Limits on gas purchases?

Published 9:18 pm Monday, June 23, 2008

By Staff
Who knew there would come a day when credit card companies would limit what you could spend on gas?
I realize there are credit limits that are supposed to keep you from spending more money than they think you can repay. I also realize there are some companies who place daily spending limits on cards to prevent overspending by thieves. But I never thought I'd see the day when they would put a limit on what you can spend at the pump.
Just the other day as I was purchasing my $72 worth of gas, I read a sticker that had been placed on the gas pump.
The sticker instructed the gas buyer that if they were using a credit card, they would be unable to purchase more than $75 on certain cards and only $90 on another if they were paying at the pump.
Those limits might be reasonable for those folks who drive compact cars or motorcycles. However, for those folks who continue to drive minivans, SUVs and trucks, may have a little trouble filling up at the gas pump with those limits.
A friend of mine recently explained she had spent nearly $95 to fill up her tank. Yes, she does drive an SUV. And in the big scheme of things, she's only paying $20 more for a tank of gas than I do in my minivan.
If my friend had attempted to use her VISA, MasterCard or Discover card at the pump, she wouldn't have been allowed to buy a full tank of gas. In order to fill her vehicle up, she would have had to make two separate purchases - one for $75, which is the limit for those cards, and an additional $20 purchase.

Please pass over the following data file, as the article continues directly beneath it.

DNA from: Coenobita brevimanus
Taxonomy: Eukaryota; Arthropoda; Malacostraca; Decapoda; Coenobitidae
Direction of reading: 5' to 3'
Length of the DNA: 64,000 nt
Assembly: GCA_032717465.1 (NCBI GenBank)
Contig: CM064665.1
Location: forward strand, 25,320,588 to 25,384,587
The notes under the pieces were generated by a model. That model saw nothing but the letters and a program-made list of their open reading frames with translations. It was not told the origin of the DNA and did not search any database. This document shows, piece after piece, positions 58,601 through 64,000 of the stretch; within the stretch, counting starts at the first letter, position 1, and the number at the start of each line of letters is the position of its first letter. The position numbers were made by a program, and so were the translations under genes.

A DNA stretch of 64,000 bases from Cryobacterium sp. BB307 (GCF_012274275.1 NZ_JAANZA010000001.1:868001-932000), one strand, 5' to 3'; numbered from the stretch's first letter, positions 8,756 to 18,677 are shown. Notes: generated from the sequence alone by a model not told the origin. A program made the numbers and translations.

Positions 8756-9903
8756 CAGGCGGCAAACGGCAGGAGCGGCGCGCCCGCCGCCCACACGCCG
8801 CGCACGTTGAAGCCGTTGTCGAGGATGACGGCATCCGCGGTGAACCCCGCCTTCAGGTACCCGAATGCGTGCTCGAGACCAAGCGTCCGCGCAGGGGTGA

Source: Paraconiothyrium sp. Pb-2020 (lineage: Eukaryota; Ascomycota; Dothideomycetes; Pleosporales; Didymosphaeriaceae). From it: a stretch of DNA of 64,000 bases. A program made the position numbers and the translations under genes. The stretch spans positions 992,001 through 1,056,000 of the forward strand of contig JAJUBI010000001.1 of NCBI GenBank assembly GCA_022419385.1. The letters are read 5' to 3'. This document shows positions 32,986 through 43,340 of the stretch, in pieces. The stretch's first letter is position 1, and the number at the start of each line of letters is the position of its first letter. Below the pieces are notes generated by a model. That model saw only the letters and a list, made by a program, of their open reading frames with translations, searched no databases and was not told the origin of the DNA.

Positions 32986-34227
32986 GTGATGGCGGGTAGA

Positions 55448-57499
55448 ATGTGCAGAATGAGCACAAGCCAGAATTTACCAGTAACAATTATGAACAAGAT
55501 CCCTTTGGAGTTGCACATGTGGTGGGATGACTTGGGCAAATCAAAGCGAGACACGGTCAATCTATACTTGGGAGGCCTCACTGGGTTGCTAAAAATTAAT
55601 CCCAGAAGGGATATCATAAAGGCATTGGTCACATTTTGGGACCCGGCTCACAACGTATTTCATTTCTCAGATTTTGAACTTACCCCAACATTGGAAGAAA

I expect notices like those stickers on the gas pump will probably be popping up all over the place in the coming weeks.
As the price of gasoline increases so does the price of everything else. It's simple math, really. If it costs more to process (electricity), package (plastic is an oil-based product), and deliver (most delivery companies use diesel powered trucks) products to the stores, then you can bet they are going to raise the prices to recover some of the losses.
When manufacturers and distributors increase the price of a product to the retailer, you can bet the retailer is going to pass along the increase to the customer. In addition to the increased wholesale price, retailers are also paying more to keep the business open with increased power costs and merchandising items.
The only problem with that is most employees are seeing a significant, if any, increase in their take-home pay. They are still making the same salary they were making last year and are paying out 10 to 15 percent more for fuel to get them to their salaried job.
It's a vicious cycle and it is one that most of us are powerless to stop. I have to get to work so I buy gasoline. I have to feed my family, and since I'm not a farmer, I have to buy groceries at the store. We have to bathe and wash clothes, so I have to purchase soap and cleaning products.
What scares me the most is that prices of gasoline are expected to continue to rise. Because of that, the cost of bread, milk, eggs and ketchup will increase as well.
Maybe I should be a farmer with cows, chickens and corn growing in the back forty. Can't you turn corn into gas?
Lisa Tindell is news editor for The Brewton Standard. She can be reached by email at